Abstract 85: Atherosclerosis Induces Thoracic and Abdominal Aortic Disease in Preaneurysmal Transgenic Fibulin-4 Mice
Extracellular matrix degradation in the aortic wall plays an important role in the formation and progression of aneurysms. In mice, a deficiency of the extracellular matrix protein fibulin-4, induces matrix metalloproteinases (MMP) upregulation and transforming growth factor-β dysregulation. This results in the formation of aneurysms in the thoracic aorta of homozygous Fibulin-4R/R mice. In humans, aneurysms usually develop in the abdominal aorta during aging and are most often associated with atherosclerosis. To investigate the molecular mechanisms underlying the interaction of aneurysmatic and atherosclerotic aortic disease we developed a new mouse model.
Fibulin-4 knockdown (Fibulin-4+/R) mice, which display mild extracellular matrix changes, were crossbred with atherosclerotic ApoE-/- mice. The double mutant mice were fed a high fat diet for 10 or 20 weeks starting at 9 weeks after birth. Thoracic and abdominal aortic architecture were assessed in vivo using high-resolution ultrasound. MMP activity in the aorta was determined using fluorescent imaging with protease-activatable near-infrared fluorescence probes. Following sacrifice, plaque burden was evaluated through quantitative oil-red-o staining and histological analysis.
Already after 10 weeks of high fat diet, ApoE-/-Fibulin-4+/R mice displayed increased matrix metalloproteinase activity in the abdominal aorta and increased plaque formation at the level of the visceral arteries as compared with ApoE-/-Fibulin-4+/+ mice, with further increases observed after 20 weeks of high fat diet. Surprisingly, after 20 weeks high fat diet the aortic diameter increased up to 60% in the aortic arch and 20% in the abdominal aorta in the ApoE-/-Fibulin-4+/R mice as compared with ApoE-/-Fibulin-4+/= mice.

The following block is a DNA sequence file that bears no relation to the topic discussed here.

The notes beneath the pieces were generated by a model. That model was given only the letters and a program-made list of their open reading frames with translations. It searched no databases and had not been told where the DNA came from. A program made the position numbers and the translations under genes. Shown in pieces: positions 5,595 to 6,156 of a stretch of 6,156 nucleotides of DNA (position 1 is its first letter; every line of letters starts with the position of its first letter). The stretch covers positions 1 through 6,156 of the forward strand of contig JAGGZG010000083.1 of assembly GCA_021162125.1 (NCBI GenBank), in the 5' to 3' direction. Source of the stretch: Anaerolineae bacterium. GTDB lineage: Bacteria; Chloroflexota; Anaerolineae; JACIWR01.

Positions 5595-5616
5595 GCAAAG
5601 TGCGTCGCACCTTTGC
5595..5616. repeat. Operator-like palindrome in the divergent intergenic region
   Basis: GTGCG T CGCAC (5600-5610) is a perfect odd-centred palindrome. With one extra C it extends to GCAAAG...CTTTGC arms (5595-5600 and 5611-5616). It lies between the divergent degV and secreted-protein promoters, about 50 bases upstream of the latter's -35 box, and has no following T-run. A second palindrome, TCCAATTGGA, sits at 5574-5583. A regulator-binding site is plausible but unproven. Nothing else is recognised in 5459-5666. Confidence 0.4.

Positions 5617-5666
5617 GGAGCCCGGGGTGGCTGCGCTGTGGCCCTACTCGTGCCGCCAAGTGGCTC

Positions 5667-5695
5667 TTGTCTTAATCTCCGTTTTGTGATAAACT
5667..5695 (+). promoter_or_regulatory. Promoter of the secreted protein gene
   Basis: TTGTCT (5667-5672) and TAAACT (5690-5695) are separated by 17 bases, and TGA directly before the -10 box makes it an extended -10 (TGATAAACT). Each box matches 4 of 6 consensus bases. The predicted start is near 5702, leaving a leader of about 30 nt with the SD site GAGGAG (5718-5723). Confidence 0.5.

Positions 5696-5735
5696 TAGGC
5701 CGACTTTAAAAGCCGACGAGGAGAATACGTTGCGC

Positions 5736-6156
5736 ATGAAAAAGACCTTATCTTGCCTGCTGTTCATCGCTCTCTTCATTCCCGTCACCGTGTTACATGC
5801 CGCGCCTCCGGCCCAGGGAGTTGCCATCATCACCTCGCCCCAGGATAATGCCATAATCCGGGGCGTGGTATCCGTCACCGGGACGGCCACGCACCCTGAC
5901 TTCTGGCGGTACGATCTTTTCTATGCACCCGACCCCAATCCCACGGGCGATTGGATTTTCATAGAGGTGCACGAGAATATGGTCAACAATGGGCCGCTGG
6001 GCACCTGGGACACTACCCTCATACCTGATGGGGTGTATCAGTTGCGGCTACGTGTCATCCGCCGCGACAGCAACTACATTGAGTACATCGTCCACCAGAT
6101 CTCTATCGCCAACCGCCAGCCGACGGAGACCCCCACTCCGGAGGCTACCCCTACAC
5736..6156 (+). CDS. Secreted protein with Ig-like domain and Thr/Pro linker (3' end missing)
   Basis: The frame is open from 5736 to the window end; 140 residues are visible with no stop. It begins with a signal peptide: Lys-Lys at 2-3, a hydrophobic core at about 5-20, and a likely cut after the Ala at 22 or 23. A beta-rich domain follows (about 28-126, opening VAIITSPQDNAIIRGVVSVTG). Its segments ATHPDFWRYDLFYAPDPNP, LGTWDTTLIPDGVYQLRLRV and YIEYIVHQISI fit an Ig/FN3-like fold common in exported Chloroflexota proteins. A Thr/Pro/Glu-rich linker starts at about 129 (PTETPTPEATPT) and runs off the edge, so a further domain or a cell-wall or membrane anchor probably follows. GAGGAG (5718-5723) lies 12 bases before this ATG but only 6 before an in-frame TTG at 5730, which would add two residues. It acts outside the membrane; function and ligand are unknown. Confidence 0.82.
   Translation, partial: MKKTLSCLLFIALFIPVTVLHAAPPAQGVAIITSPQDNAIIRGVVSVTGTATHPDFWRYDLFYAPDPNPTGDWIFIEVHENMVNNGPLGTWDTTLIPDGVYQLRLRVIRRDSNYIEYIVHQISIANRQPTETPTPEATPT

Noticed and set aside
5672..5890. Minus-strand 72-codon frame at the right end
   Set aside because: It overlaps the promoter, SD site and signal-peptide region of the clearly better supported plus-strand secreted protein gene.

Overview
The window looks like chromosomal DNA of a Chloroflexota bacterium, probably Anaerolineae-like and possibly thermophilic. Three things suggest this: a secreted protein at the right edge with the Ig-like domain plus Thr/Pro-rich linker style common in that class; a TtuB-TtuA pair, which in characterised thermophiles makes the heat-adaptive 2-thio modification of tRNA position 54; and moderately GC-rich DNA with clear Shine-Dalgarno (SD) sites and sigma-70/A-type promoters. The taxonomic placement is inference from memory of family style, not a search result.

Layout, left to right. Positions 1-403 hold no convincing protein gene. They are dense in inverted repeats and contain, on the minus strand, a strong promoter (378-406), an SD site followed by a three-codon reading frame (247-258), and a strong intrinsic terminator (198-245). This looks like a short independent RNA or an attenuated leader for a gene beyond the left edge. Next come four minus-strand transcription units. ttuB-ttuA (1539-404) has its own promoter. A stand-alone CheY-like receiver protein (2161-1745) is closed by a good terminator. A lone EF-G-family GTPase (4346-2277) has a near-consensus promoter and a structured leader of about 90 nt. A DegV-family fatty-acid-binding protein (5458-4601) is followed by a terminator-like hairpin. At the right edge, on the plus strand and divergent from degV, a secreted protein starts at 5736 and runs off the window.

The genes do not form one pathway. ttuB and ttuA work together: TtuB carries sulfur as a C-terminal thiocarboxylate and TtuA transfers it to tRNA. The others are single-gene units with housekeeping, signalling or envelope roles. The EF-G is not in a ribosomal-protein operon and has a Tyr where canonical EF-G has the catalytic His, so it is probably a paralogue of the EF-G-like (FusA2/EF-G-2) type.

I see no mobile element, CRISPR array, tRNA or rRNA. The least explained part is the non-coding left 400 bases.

This novel mutant mouse model is the first viable murine model which mimics the clinical situation of coexistent aneurysm formation and atherogenesis. It provides the opportunity to unravel the biological processes underlying aortic wall degeneration and to identify markers that elucidate key events in the early stages of the pathogenic sequence that culminates in an aneurysm. We identified that partial degradation of the extracellular matrix under the influence of atherosclerosis leads to aortic dilatation. In addition, we show that protease-activatable fluorescent sensors are promising new tools to monitor non-invasively the enhanced matrix metalloproteinases activity in the aortic wall that precedes aortic wall degeneration.
- © 2012 by American Heart Association, Inc.